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At the heart of general practice since 1960

Unwelcome intrusions

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We wouldn’t tolerate it if somebody with a clipboard was sat in the corner of the room, asking how much cycling the patient did. Or how much they smoked, or whether they’d been offered a contraceptive implant recently. Yet we put up with it at one remove, when the clipboards are replaced by yellow flags in the corner of the computer screen. Technology has an odd way of blunting the impact of intrusion, but the consultation can be derailed just as effectively.

Patients have to struggle to get their appointments. They fight their way through our phone systems, and are almost all polite and understanding when we keep them waiting. As a group, they also fund the appointments. All this should guarantee that they get to set the agenda once they’ve managed to get through the door. Yet they often don’t – a significant proportion of their ten minutes is taken up by us ticking boxes that the patient might not care about.

Additionally, blanket imposition of population-level medicine costs us time which we don’t have. We’re recalling patients for checks that might have no direct benefit to them, and thereby reducing the availability of appointments for others. This has a predictable effect on patient satisfaction, and it would be interesting to know how many patients end up going to A&E because all the appointments had been taken up with this kind of work.

It would take a brave politician to say that what General Practice needs is less regulation, and more freedom to react to what patients really want. After all, we are all potential Shipmans, and we need close watching. And of course without QOF to prompt us, we’d soon be telling people that smoking will do them no harm. But maybe it’s worth gambling on a radical rethink. We could see what happens if the consultation is driven by what the patient is concerned about, and what the doctor can offer as options for dealing with the problem. Patients and doctors would both be happier. General practice would be a more attractive career option. There might even be political capital to be made, if A&E queues shortened.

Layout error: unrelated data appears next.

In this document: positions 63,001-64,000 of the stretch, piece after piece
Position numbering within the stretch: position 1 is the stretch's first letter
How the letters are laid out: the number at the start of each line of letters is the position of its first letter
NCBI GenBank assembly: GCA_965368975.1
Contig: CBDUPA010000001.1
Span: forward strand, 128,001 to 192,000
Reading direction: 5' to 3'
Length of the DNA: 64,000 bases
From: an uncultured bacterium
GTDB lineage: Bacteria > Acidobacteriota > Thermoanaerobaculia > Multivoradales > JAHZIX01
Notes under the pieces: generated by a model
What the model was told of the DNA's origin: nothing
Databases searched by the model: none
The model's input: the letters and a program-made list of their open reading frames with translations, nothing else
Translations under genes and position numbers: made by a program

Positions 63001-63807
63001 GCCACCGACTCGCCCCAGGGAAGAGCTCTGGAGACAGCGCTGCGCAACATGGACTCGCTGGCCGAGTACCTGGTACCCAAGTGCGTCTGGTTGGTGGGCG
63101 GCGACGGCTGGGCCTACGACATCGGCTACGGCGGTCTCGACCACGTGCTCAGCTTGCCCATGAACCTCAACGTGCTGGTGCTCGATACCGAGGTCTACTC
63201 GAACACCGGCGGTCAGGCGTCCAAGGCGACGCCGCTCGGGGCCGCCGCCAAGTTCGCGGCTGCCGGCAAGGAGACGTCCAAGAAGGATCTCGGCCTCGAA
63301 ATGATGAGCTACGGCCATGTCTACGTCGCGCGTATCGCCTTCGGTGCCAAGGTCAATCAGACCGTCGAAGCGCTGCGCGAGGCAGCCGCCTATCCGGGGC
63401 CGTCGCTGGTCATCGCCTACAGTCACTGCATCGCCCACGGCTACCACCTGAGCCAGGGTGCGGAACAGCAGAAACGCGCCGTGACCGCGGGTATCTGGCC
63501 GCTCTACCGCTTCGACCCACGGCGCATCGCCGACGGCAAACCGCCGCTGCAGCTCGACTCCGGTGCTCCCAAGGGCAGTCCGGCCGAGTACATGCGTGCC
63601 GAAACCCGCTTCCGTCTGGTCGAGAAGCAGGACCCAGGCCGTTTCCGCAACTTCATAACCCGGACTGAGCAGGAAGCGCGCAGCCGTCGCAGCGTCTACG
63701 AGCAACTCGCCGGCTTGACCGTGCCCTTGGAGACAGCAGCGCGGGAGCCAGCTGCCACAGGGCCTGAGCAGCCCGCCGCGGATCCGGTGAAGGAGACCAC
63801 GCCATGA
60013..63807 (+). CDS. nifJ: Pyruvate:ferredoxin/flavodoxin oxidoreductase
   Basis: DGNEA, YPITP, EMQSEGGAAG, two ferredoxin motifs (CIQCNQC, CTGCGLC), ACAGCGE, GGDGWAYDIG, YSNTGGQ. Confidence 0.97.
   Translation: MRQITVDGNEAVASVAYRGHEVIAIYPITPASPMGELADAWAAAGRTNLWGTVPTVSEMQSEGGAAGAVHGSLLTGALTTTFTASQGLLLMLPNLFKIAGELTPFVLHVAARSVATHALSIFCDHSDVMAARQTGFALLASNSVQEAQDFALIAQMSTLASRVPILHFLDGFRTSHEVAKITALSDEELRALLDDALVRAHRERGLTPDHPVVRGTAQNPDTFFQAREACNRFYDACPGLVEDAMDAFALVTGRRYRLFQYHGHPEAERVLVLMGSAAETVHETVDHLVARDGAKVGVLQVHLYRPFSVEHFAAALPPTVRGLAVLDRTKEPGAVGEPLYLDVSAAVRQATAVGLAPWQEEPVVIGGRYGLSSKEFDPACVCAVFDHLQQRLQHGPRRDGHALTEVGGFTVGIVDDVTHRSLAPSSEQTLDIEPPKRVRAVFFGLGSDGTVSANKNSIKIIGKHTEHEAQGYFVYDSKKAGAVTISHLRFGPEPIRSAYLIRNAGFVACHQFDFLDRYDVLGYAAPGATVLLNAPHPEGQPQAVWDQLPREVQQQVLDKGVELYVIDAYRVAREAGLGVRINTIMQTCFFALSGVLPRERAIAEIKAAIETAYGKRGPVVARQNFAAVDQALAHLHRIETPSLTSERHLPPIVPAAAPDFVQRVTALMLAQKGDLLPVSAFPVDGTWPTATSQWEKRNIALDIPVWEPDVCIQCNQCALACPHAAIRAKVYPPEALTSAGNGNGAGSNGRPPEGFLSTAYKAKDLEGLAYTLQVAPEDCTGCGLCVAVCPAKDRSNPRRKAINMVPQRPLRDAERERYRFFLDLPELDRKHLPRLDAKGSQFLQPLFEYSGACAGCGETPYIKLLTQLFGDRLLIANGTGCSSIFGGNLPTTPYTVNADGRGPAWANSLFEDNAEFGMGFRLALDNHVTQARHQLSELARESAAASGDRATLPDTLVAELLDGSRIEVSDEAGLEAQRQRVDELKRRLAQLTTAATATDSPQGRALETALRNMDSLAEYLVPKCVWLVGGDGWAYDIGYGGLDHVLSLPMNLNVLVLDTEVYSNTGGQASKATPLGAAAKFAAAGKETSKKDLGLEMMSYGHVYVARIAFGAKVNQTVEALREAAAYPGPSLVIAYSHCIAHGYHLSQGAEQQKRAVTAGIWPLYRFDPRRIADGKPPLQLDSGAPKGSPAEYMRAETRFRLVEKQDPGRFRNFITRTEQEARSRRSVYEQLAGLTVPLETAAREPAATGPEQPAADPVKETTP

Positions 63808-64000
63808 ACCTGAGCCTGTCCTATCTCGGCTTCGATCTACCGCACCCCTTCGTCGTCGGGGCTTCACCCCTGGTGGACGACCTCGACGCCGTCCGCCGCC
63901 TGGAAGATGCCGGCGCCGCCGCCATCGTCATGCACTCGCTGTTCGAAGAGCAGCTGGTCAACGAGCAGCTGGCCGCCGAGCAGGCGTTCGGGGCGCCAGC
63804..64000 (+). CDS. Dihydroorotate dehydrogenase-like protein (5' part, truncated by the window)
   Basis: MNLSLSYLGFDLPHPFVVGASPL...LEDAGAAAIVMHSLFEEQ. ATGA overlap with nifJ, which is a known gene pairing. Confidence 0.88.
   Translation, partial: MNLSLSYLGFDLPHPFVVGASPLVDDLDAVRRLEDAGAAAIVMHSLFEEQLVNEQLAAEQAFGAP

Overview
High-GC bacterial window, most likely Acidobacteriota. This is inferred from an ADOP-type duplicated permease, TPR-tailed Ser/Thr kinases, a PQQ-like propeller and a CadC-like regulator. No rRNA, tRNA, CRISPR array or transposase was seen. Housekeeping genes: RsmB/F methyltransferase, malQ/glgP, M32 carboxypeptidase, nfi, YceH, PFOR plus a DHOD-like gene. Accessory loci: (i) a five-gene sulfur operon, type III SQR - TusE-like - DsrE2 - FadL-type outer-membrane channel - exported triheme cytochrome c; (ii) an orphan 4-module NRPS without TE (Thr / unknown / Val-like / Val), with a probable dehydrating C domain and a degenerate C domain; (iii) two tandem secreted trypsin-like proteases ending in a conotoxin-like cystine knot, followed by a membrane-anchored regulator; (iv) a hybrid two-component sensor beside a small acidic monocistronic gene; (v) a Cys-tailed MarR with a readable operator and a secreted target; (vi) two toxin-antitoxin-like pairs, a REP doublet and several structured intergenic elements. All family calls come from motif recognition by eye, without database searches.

Readers' comments (5)

  • Absolutely correct.
    We need a 'Campaign for Real Medicine' in General practice.
    Computers are now frequently used by bureaucrats as a means of controlling the GP's actions during the consultation.
    Their use may need to be reviewed as being potentially bad for patient care.

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  • Absolutely spot on,then when they are lucky enough to get an appt on the same day they have to fight for the treatment that NICE and the BNF say they deserve,why is that?

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  • All of these activities, with flags of whatever colour, are sincerely exercised for the good of our patients. But a little bit of good here and a little bit of good there, all imposed by Big Brother, rapidly build into a tyranny. C.S.Lewis applies. I like the sound of a Campaign for Real Medicine, Paul. Count me in.

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  • I think the NICE and BNF thing is a little thing called evidence!
    I don't think we can get away from the power of our involvement in popn medicine projects. Yes QOF has become silly and a wish list for 'trialing epidemiology research areas'. But it is primary care that has and can deliver large scale improvements in certain (limited) areas of health.
    We still struggle because of the incompetence of politicians and the journalist industry to have real conversations about rationing, funding and patient behaviour

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  • As a patient, my behaviour is impeccable. As a journalist, I try to have "real conversations" with doctors, and get a few courteous replies, mixed with a lot of abuse. I was once called the "patient from hell" by a a GP, a badge I wear with pride.

    If, as the CQC has just found, 23% of practices are non-compliant, it seems to me, a poor patient. that more rather than less regulation is necessary.

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